Many people don’t know the difference between asset and liability, and as a result, most of those people struggle financially. Basically, an asset is something that is going to add money to your bank account or pocket, and a liability is something that’s going to take the money from your bank account or pocket.
When some people buy a car or a house, they think this thing is an asset. However, it’s usually a liability. If you buy a car and the car has a certain value, the value will go down the day you take it out from the dealership. There also are expenses related to the car that you are going to pay for over time, such as service, going through the car wash, insurance, and parking fees. A car basically is a liability because it’s taking money from your pocket.
The same thing with a house. So many people think when they buy a house that they’re going to make money or at least the house will keep its value, but the reality is that you are paying a mortgage, interest on the mortgage, maintenance for the house, insurance, and taxes in some countries. Sometimes the house’s value will decline because of the economy. A house is liability, unless you know what are doing as an investor. If you wish to invest in a house, you need to work out a formula to see if it will make money for you in order to consider it as an asset. Otherwise, if the money is negative, it’s a liability.
But if the money is in a positive trend, then yes, it is an asset. An asset always puts money in your pocket, such as when your income as rent from the house is higher than the expenses that you pay for the house. Then your cash flow is positive, and the house is an asset. Another example is in terms of capital gain: If you bought the house at a low rate and sold it later at a higher rate, you made money, so the house is an asset. So in the case of buying a house, it is essential that you study the capital gain and cash flow aspects. My advice is to focus more on the cash flow gain, because it’s continuous and instantaneous.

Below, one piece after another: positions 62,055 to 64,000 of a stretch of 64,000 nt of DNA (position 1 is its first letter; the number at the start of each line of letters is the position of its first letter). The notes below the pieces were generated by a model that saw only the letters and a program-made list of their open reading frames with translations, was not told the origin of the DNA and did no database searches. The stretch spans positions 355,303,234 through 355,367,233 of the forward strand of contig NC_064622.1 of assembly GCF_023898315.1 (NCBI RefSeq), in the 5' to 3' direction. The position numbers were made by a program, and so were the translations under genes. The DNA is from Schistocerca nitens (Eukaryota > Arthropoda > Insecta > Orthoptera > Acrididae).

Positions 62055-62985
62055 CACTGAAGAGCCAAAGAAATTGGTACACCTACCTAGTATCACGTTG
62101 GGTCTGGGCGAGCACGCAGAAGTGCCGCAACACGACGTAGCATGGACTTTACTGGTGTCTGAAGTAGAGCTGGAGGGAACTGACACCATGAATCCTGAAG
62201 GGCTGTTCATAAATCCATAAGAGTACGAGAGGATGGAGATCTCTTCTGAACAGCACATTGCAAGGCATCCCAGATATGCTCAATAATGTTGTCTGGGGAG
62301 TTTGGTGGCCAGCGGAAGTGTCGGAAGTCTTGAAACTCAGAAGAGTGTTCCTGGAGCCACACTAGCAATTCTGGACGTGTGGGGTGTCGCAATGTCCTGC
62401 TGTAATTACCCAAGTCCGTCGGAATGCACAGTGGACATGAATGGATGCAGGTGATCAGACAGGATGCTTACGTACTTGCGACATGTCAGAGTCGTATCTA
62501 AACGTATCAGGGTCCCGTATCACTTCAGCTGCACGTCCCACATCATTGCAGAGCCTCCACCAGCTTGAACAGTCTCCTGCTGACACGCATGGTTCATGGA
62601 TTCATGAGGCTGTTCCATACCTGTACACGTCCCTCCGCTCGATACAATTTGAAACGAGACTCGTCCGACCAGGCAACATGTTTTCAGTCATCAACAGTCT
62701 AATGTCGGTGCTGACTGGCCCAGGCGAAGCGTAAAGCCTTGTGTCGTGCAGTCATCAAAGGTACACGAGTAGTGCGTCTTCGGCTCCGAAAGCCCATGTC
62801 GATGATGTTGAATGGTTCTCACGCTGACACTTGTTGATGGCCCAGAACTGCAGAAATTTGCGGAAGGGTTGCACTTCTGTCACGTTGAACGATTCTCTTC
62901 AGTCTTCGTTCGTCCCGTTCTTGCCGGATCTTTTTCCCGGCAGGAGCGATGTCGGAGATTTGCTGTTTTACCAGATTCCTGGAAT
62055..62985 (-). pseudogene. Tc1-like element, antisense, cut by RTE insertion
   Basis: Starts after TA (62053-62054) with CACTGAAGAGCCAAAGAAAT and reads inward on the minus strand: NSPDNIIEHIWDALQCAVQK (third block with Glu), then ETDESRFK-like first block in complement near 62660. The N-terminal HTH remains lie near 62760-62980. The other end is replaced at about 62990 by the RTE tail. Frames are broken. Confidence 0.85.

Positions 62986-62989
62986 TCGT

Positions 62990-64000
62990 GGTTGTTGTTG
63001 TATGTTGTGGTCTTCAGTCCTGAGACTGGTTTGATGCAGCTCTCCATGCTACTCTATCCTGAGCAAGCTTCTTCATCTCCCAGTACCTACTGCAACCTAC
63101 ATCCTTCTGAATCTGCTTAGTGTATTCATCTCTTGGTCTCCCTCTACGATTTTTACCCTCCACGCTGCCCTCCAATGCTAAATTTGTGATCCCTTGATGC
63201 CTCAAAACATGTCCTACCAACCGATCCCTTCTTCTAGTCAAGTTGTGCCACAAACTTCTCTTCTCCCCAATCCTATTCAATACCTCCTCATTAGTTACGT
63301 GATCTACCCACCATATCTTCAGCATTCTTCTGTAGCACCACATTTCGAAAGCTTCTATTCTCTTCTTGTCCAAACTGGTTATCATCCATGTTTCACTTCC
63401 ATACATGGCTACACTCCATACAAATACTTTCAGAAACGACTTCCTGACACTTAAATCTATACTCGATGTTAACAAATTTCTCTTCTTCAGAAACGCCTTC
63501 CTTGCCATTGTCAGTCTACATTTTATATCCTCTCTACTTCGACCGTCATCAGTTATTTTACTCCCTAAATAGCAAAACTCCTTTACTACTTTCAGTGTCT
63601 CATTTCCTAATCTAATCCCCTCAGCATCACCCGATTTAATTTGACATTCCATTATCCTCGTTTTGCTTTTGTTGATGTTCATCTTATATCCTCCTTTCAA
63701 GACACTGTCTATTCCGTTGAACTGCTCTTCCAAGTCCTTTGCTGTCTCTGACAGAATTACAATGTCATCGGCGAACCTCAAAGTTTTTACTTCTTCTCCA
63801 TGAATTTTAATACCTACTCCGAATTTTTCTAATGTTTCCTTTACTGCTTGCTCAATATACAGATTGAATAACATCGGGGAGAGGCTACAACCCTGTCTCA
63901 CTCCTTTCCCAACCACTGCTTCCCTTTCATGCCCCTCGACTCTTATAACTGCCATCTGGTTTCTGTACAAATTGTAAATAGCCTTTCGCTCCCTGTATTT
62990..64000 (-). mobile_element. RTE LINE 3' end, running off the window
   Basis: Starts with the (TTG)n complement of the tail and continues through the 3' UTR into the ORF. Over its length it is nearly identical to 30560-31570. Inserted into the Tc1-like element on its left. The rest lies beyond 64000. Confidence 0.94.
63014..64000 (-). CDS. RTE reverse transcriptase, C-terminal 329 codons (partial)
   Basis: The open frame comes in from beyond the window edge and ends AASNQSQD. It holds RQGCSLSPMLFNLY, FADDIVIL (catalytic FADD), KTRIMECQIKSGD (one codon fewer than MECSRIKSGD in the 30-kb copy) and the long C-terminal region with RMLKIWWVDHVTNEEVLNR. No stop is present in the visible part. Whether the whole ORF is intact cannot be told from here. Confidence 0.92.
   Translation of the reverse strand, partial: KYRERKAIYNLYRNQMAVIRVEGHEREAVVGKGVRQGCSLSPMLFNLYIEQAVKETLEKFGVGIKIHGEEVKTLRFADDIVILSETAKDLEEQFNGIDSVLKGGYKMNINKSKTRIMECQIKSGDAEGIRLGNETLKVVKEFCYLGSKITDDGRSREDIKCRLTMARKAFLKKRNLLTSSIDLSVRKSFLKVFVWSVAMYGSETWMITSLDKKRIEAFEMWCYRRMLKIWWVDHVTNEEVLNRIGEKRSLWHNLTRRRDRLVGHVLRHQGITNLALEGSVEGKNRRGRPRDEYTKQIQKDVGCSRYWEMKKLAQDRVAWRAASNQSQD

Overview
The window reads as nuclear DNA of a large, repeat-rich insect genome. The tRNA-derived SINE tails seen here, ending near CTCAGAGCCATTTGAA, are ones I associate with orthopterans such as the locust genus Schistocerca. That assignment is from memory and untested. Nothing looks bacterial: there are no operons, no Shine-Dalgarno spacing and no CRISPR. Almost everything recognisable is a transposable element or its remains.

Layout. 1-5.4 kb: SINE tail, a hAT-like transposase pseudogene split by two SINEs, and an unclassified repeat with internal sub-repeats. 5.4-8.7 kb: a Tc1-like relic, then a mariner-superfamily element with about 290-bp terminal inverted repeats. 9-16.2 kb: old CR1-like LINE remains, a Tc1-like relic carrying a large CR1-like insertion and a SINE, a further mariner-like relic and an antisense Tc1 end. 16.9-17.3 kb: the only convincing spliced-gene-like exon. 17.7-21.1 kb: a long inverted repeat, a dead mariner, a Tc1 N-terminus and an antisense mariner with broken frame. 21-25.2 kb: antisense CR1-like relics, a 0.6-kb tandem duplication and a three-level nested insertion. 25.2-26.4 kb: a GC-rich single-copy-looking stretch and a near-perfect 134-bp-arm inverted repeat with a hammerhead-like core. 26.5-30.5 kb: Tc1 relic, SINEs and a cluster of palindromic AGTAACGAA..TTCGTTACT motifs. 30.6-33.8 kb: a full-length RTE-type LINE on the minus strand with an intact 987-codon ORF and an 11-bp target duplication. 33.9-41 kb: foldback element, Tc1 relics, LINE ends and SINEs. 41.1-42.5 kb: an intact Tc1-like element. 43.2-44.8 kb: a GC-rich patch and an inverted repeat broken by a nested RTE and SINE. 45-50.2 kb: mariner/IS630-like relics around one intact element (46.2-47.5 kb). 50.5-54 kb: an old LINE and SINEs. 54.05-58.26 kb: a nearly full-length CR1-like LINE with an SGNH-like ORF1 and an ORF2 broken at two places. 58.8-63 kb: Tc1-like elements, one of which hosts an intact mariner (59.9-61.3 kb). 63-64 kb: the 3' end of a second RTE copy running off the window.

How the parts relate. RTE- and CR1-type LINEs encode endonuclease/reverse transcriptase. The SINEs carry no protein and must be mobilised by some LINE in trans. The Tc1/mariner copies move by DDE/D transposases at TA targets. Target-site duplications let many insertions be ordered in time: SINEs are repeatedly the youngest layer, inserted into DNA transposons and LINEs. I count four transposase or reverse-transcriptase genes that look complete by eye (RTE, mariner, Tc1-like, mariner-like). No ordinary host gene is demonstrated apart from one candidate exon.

The same thing applies for your business. When you rent an office or building for your company, it always goes under the liability column, not the asset column, mainly because you are paying money for it, so it’s considered as an expense. However, if your company owns the building or office, then it’s an asset. Some companies put a property in both the asset and liability columns. In this case, they own the office building, so they consider it an asset. They also charge themselves rent to see how much they would be spending in the case that they didn’t own the office. They still add the charge of the rent as income, which helps them calculate their total operations cost.
So to differentiate between an asset and liability, consider whether your pocket or bank account cash is positive or negative.
We all have liabilities, but the point is we need to keep our assets or income rate higher than our liability and expenses. This allows us to use the extra cash to invest in more assets that will generate more income for us. A successful life as investor starts when you’re investing maybe 1–10 percent of your income and use the rest as expenses. Let’s assume that your income is small at the start: $1,000 per month. So you’re investing $100 and spending $900, but with time if you are doing well in your investments and your income jumps to $10,000, then you should not spend $9,000 and invest $1,000. Let’s say that obviously your lifestyle has become better and that costs more money. So at the point of $10,000, if you’re spending $3,000 and investing $7,000, then you’re spending 30 percent of your income and investing 70 percent. Then when you get to the point of $100,000, you should spend $10,000, which is 10 percent of the income, and invest $90,000 (90 percent).
I guess you got the point now; it’s simple, but for most people it’s not easy to implement. The name of the game is investing, but do you have the right skills to win more than you lose? The numbers will give you the answer to that, so make the numbers your friend.